The Rundown: Latest on Verlander, Second-Half Improvements Mimic Trades, Schwarber’s Monster Night

Much to my chagrin, it’s looking more and more like Justin Verlander will not be joining the Cubs. In fact, we’re now hearing that he probably won’t be moved at all. The Score’s Bruce Levine tweeted Thursday that the Cubs and Tigers were at odds in terms of the prospect return for the costly veteran and Cubs GM Jed Hoyer said that the team has already made its big move and that subsequent trades would be “smaller in stature.”

Then we got the following information from a Ken Rosenthal Facebook post:

If a deal happens – and the odds remain heavily against it – the framework would need to be agreed upon well before the deadline.

Verlander, as a player with 10 years of service, five consecutive with the same club, would need to approve any deal, and the commissioner’s office would need to approve any cash exchange of more than $1 million, which would be likely occur in this case.

One person with knowledge of the Tigers’ thinking said there is a “low probability” that Verlander will be moved.

So there you go, could be the end of my incessant rumor-mongering. Oh well, it was fun while it lasted. We may still get some more traction out of this yet, as Verlander’s scheduled to start Sunday, the last day before the deadline.

High five

We’re only 13 games into the second half of the season, but the Cubs have already made up seven games on the Brewers and now have a 1 1/2 game lead in the division. Theo Epstein said coming out of the break that the way the Cubs played would determine their trade strategy and how active they’d be in adding pieces.

“If we can get hot and start to play the way that we know that we’re capable of, that probably puts us in a little more aggressive posture trying to maximize all 25 spots on the roster,” Epstein said. “Maybe try to do some things just for this year.”

But the Cubs’ baseball boss had also laid out the team’s issues heading into the break, namely that they weren’t playing up to their potential.

“We might make a trade, we might make three huge trades, we might make no trades, we might make two small trades. We don’t know. You have no idea what the marketplace is going to be. But the answer to what ails the 2017 Cubs, why we haven’t played well, has nothing to do with what we’re going to go do in trades.”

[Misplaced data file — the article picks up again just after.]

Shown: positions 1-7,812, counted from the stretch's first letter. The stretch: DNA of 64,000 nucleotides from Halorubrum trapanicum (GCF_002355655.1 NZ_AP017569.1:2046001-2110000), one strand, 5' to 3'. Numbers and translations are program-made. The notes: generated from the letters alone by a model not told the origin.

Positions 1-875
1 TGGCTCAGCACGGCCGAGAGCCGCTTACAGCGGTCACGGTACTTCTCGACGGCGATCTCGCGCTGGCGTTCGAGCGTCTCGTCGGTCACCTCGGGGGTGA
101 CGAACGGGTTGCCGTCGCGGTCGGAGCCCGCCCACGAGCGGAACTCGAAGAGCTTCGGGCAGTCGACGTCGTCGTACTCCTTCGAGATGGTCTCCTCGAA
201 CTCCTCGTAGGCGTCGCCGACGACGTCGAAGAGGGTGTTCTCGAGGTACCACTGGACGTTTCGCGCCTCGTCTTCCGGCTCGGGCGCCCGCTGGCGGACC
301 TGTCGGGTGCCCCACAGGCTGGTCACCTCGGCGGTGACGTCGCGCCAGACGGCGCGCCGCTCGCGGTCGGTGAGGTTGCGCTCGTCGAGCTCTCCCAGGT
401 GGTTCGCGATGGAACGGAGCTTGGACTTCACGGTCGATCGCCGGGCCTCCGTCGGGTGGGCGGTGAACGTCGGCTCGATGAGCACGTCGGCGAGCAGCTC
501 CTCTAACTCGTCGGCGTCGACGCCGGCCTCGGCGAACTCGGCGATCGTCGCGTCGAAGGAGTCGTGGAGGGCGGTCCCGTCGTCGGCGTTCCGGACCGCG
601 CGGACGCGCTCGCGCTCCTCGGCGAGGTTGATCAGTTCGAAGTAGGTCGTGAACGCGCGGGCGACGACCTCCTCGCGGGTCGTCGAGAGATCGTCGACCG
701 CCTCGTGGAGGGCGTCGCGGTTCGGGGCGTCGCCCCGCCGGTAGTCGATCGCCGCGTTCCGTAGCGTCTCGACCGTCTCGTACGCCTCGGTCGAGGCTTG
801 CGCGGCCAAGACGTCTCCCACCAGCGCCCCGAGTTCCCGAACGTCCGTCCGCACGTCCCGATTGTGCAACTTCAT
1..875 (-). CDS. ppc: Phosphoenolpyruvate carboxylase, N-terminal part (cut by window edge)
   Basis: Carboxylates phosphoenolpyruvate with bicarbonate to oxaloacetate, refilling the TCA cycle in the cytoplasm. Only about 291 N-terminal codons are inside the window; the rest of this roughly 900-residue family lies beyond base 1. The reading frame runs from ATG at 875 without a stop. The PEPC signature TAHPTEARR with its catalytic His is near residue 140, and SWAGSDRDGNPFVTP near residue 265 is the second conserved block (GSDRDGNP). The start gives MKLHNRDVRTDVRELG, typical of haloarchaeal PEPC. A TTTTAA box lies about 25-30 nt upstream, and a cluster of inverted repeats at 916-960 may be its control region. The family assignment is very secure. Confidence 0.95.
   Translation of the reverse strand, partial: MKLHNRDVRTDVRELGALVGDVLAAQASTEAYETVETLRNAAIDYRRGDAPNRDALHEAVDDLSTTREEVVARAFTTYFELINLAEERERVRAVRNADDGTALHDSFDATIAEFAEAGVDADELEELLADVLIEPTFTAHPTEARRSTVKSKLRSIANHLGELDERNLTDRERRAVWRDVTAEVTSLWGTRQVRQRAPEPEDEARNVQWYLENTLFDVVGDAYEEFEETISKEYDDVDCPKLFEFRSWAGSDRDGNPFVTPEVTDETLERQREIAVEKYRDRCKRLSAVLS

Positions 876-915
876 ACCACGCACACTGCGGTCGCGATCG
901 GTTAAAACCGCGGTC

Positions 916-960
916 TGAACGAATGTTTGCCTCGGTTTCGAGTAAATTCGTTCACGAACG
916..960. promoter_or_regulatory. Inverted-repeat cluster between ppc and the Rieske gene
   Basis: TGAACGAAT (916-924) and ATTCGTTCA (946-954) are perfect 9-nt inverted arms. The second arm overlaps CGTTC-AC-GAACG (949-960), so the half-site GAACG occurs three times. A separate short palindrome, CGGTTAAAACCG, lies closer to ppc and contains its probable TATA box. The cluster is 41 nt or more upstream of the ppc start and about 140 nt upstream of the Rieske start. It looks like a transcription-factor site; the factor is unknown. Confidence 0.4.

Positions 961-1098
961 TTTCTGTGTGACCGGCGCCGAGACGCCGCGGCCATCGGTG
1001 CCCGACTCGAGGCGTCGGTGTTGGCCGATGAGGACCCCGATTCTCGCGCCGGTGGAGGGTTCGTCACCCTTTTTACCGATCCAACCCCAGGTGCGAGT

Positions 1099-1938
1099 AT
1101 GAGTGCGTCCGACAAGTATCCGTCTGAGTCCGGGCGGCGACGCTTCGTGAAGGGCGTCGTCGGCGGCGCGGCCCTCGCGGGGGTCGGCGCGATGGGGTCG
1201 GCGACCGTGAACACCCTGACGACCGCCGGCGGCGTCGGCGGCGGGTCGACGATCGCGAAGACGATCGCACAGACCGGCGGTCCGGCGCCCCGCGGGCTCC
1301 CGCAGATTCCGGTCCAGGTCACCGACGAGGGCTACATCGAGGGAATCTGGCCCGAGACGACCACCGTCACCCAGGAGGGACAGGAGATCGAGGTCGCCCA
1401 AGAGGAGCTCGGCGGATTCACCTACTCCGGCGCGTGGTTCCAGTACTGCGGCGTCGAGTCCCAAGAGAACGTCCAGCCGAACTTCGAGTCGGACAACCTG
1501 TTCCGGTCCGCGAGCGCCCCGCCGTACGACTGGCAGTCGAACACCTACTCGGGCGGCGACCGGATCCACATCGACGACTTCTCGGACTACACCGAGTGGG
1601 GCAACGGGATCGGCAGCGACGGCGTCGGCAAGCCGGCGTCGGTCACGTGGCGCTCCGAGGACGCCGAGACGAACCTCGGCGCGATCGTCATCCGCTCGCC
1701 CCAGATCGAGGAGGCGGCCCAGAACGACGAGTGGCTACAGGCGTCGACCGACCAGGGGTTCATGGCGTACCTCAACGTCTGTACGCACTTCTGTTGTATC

Over the last couple weeks, the Cubs have indeed turned it around and have put themselves in a position to be quite aggressive to capitalize that strategy Epstein laid out. Or have they? Starting pitching has been key to the surge, thereby eliminating the strongest impetus to make a move there. The bullpen could use an upgrade, so we may see that soon.

But my focus for now is on five hitters whose performances have been integral to the improved play. Looking at the night-and-day performances of these players, it’s almost as though the Cubs have added a group of players to the roster without having to give up anything in the way of prospects or money. Willson Contreras, Addison Russell, Javy Baez (even with that platinum sombrero), Ben Zobrist, and Jason Heyward have all made huge leaps in production.
The streaks some of these guys are riding may not last through the next 62 games or whatever, but it’s reasonable to assume they’ll continue to play better than they had early on.

Kyle Schwarber shows out

When it comes to players whose improved performance could mean a great deal to the Cubs’ chances, none ranks higher than Kyle Joseph Schwarber. Last night’s mammoth game, in which he picked up 11 total bases on two long homers and a triple, was the highlight of his season so far, but Schwarber has been great since coming back from a short stint in AAA.

A look at the peripherals doesn’t reveal much in what Schwarber’s doing differently, though we’ve discussed changes in his stance that could be helping him. The slugger is also being a little more aggressive at the plate and really ambushing his pitches. As such, his hard-hit and line-drive percentages are up and his outlook is a little sunnier than it was in late June.

And far be it for me to argue with folks who are much smarter than me or who are still using a couple plays in the 2015 NLCS — or the play on which he was injured, which, c’mon — to define him, but Schwarber isn’t the defensive butcher people make him out to be. I really believe that with consistent playing time, he can become a solid defensive left fielder. If he keeps hitting like he has in July, he can play wherever the heck he wants.

More news and notes

  • The sagging Brewers may be looking at Curtis Granderson to help them out
  • The Nationals have scouted the Cards’ Tommy Pham and Trevor Rosenthal
  • The A’s are asking for either Clint Frazier or Gleyber Torres from the Yankees for Sonny Gray
    • Mariners, Royals, Dodgers, and Astros are among the other teams to ask after Gray
    • The Yankees could pursue Yu Darvish or Lance Lynn
  • The Rangers have told teams that they will deal Darvish
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